Black Country, New Road
Live at Bush Hall
Ninja Tune · February 20 2023
Despite near-constant critical acclaim for British post-punk outfit Black Country, New Road, the future of the seven-piece band became uncertain just days before the release of their 2022 album Ants From Up There. Many worried that without the domineering voice and unforgettable lyrics of Isaac Wood, the group would lose the edge that made them so impactful.
The remaining members were left to pick up the pieces in the only way they knew how – through live shows in which they let their creativity progressively shape the outcome of their music. In turn, Live at Bush Hall is not simply a concert film but an experience for the devoted listener of BC,NR in order to bring them closer to this creative process.
I first became aware of Black Country, New Road through YouTube. In late 2020, a thumbnail featuring a close-up shot of a man shouting down the microphone at some London venue called The Windmill caught my eye. And while their music was strange and teeming with tension, I couldn’t fall in love with the style just yet. Returning to the group after hearing of Wood’s departure, I returned to these old concert videos more frequently than their actual studio releases. While I loved For the First time and Ants From Up There just as much as the next listener, Black Country, New Road’s original concert music was special for its pure raw edge. So when it was announced that the group would be making a return tour as a six-piece in small venues across the UK once again, I was hopeful that the group would return from these sessions victorious. So when a North America tour was announced, I jumped at the opportunity to grab a ticket.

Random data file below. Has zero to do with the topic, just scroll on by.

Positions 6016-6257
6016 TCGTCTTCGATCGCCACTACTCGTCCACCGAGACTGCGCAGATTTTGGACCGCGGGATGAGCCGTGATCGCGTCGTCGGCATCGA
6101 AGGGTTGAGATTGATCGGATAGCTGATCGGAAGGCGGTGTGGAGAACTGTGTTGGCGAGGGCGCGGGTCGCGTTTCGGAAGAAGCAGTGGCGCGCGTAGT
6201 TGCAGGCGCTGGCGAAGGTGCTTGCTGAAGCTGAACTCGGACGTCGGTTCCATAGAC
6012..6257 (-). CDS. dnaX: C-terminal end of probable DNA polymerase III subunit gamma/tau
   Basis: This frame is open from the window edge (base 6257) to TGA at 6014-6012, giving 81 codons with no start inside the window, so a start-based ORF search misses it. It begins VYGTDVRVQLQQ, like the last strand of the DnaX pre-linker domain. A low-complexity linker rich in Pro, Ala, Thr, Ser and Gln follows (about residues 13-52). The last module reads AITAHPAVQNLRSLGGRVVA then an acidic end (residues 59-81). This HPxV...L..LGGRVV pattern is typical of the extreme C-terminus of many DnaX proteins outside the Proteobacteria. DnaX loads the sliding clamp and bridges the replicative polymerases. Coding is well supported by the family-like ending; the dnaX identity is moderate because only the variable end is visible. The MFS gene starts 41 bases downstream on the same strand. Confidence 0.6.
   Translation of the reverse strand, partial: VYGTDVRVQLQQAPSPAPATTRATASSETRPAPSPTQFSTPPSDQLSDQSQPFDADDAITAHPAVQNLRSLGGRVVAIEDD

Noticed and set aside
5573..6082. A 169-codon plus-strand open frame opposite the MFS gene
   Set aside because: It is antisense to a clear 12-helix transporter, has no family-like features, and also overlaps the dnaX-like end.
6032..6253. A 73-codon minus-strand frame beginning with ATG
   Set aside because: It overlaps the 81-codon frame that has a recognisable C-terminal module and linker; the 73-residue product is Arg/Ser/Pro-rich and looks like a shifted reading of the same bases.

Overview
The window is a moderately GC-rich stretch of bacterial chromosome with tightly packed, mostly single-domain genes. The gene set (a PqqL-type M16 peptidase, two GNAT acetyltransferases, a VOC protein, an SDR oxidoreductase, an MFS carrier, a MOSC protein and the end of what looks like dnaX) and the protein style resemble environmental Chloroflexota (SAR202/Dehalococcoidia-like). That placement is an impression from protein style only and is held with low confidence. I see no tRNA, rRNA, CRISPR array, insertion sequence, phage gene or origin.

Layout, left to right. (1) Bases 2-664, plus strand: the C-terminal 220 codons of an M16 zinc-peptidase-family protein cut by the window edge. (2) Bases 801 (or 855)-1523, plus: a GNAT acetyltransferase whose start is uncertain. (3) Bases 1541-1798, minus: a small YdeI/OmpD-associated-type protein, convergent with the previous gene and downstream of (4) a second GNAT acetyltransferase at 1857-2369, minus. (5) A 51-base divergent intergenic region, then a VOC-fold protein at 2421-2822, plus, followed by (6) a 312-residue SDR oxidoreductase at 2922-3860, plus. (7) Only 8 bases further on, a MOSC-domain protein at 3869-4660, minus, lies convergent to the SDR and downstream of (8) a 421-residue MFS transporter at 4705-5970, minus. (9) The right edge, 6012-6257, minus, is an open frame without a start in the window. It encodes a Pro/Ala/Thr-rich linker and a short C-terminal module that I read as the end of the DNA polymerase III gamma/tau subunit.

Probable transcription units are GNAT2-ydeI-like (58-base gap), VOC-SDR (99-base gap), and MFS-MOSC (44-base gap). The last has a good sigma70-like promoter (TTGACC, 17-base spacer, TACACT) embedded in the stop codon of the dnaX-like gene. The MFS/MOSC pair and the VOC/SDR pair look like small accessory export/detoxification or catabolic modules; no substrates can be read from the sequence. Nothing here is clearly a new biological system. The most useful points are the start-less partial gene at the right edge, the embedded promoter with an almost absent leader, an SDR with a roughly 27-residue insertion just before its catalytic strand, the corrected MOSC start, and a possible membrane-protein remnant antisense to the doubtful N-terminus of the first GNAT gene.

The concert film opens with the construction of the venue and the introduction of the three live shows of audio recordings being three separate plays that the group would be performing on each of the nights. Alongside recorded audio and video showcasing friends and fans of the group explaining what the group means to them, immediately the film closes the distance between the viewer and the band themselves. Traditional heartbeat of the group Lewis Evans is the first to produce any notes in the band’s return to performance, opening with a hope-filled saxophone solo. While there is an uplifting mood to the start of the film, the nervous energy that lies behind the surface becomes very apparent with bassist Tyler Cryde’s opening lines of “Up Song.” It becomes immediately obvious that the group is struggling to remain confident, due to the criticism seen in “Look at what we did together / don’t know how you did it / Have you come out half the woman you were before / Or twice the person you ever dreamed you could be?”
I waited hours in the heat of a late summer afternoon in New York, the sidewalk outside the Bowery Ballroom burning through my shoes, and with each passing minute I became more and more nervous. Had I been deceived? Had the fans and press been too kind in their assessment of their UK tour? Standing dead center in the second row, I was sure to make the show as personable as possible. So when watching the opening of the Live at Bush Hall film, it’s easy to be stuck with that uneasy anticipation all over again. Yet when the band broke the tension, singing “Look at what we did together / B-C-N-R friends forever” in unison, all tension washes away with the cheer of the crowd.